We live in a low income area, so the ShopBot gives kids opportunities to create things that they dream up.
This sign was designed and toolpathed by an 8th grade female student. She picked up the design software in about 3 minutes and has become my best designer.
Soon, I will share what our high school class is up to: selling signs to a local development, carving aluminum, and more!
This past week, ShopBot Tools attended the 2017 USITT Symposium in St. Louis. The annual gathering, held at America’s Center Convention Complex, assembled the latest tools, technology, and products that are shaping the way that theatre programs are evolving in the 21st century. ShopBot’s booth highlighted the growing role of CNC in theatre production, and showcased some of the latest design and workflow innovations aimed at making productions easier and more realistic.
Over the course of the exhibition, master painters created this custom drop with a distinctive St. Louis flare.
Behind the Scenes at the ShopBot Booth
The ShopBot booth showcased the ways that CNC tools can be applied to theater and entertainment production.
Throughout the conference, the ShopBot booth served as a resource for technical directors, performers, educators, and theatre shops looking for information on CNC in theatre production. On display was a slideshow highlighting sets from Alley Theatre and UNC School of the Arts, a foam hat block project from a UNC Chapel Hill graduate student, and videos of tools in action.
The table exhibited all of the different materials that can be cut using a ShopBot router, ranging from aluminum and wood to MDF and foam. One of the more popular objects was a 3D-carved recreation of the Wailing Wall in Jerusalem, cut into pink insulation foam.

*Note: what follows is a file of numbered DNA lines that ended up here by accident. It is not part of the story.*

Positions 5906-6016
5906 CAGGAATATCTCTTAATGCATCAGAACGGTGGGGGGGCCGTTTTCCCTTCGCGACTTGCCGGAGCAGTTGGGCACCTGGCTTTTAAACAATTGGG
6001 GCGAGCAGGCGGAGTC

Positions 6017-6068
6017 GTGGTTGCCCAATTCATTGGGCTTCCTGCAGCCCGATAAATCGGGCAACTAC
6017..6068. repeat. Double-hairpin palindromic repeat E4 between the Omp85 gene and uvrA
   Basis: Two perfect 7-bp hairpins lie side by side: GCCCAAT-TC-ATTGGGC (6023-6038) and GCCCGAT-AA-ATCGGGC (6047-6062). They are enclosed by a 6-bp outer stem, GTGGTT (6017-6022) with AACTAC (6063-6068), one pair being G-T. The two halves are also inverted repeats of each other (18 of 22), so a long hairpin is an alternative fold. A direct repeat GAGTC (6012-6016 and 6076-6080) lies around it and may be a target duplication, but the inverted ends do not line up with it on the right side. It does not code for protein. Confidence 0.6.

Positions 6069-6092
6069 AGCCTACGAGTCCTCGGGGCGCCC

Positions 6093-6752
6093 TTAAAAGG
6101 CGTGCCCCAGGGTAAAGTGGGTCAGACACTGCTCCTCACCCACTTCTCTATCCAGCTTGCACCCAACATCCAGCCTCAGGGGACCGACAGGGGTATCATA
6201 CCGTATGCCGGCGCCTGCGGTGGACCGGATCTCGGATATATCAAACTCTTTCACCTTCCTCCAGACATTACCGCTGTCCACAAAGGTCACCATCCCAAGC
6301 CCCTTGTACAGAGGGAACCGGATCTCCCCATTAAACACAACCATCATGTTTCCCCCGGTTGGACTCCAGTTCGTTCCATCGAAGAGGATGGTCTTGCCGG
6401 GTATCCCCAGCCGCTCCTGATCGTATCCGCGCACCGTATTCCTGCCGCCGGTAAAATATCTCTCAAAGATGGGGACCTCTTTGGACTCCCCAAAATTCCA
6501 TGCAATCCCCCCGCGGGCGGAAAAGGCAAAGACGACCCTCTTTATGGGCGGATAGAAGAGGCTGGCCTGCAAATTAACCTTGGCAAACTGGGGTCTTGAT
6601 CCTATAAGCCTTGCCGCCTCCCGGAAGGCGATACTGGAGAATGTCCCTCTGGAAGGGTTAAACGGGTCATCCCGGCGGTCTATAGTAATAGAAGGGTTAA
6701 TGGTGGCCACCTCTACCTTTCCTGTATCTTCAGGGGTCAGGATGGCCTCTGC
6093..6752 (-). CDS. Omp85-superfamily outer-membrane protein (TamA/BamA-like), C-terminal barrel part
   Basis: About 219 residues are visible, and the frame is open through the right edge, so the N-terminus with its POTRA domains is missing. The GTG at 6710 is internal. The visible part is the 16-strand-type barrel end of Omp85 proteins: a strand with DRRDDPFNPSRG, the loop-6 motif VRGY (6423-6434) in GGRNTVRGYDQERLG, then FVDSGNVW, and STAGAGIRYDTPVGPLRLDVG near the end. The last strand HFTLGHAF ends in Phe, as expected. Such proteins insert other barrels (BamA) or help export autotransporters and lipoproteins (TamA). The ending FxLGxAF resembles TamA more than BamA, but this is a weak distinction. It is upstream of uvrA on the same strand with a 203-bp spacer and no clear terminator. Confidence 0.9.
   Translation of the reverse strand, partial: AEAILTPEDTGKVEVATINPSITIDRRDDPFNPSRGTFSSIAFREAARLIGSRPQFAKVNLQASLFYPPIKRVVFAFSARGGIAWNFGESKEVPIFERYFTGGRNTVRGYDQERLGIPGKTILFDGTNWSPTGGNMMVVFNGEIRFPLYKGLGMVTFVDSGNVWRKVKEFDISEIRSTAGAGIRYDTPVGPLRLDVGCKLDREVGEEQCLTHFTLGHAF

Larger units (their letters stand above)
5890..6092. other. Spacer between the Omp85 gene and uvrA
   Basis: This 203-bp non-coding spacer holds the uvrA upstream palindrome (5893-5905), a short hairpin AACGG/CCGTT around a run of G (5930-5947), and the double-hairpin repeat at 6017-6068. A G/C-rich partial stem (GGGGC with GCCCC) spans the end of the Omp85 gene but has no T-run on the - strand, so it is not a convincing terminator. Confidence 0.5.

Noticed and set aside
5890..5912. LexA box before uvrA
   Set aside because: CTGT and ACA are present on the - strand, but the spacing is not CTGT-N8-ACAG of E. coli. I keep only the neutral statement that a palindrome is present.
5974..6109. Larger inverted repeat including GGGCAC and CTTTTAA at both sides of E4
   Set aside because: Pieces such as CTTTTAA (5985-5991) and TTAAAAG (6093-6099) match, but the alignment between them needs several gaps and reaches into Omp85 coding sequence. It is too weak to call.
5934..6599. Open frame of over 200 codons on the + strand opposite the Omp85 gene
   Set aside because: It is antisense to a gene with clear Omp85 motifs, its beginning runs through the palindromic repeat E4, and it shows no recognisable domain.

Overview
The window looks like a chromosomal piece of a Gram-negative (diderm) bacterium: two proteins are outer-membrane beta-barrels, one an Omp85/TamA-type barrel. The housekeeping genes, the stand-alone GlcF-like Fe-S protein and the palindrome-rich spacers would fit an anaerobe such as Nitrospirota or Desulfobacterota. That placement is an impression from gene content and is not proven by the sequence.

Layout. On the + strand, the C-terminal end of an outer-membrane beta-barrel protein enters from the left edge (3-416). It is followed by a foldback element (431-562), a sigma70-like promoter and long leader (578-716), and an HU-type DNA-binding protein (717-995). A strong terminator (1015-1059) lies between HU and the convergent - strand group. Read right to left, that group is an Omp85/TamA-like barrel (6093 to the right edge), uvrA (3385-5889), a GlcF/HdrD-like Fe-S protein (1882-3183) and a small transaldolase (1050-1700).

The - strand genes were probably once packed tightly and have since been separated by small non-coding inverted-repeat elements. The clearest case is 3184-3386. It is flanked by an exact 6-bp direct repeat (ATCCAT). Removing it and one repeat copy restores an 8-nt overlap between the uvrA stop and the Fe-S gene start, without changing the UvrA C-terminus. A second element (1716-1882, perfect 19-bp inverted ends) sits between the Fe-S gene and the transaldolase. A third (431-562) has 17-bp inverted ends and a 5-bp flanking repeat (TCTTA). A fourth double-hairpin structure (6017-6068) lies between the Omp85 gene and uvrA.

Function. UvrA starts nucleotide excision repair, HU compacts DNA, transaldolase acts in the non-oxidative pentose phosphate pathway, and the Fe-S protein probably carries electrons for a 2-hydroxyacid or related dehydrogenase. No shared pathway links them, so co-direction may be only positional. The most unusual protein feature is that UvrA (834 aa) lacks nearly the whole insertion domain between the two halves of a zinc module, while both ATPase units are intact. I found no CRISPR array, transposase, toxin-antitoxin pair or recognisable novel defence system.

This full-color photo of the Wailing Wall in Jerusalem helped explain the process of converting a 2D image into a 3D carving.
The image was then converted to gray scale, and the depth was controlled by the darkness of a given area. The crowd at the bottom of the image was then divided into a separate vector and the process reversed to place it on top of the image.
Elsewhere in the booth, exhibition attendees enjoyed getting up close and touching the textures of Bill Young’s MDF column. Students, performers, and tech directors alike commented on the different moods that could be conveyed with the same surface and cutting tool.
This column helped explain how CNC is an affordable and easy way to add texture to any production.
Elsewhere at USITT
All around the convention hall, the sheer range of tools and products was a testament to just how much work goes into theatre production. Everything from sound and lighting equipment through costumes and set design littered the floor, and there was no shortage of fun and surprise throughout the convention hall. We had a blast exploring all the things that go into a successful theatre and sharing the role of CNC in theatre production. We can’t wait for Fort Lauderdale and USITT 2018!
First, let me give you a little background. In 2008, I drove my camper from my home in VA to Austin, TX with a couple of friends and collaborators, heading to the Austin Maker Faire to build a digitally fabricated shed at the Faire. On our way through Alabama we stopped at Rural Studio in Newbern for a quick visit. Rural Studio is an outreach program of the Auburn architecture program, founded by Samuel Mockbee, that specializes in innovation in materials and design in affordable construction. Then in 2011, I attended the Better World by Design conference in Providence, RI and one of the keynote speakers was John Bielenberg of Project M. He talked about the power of “thinking wrong” and several projects he was involved in, including Pie Lab, a combination pie shop and community center in Greensboro, AL that was just up the road from Newbern.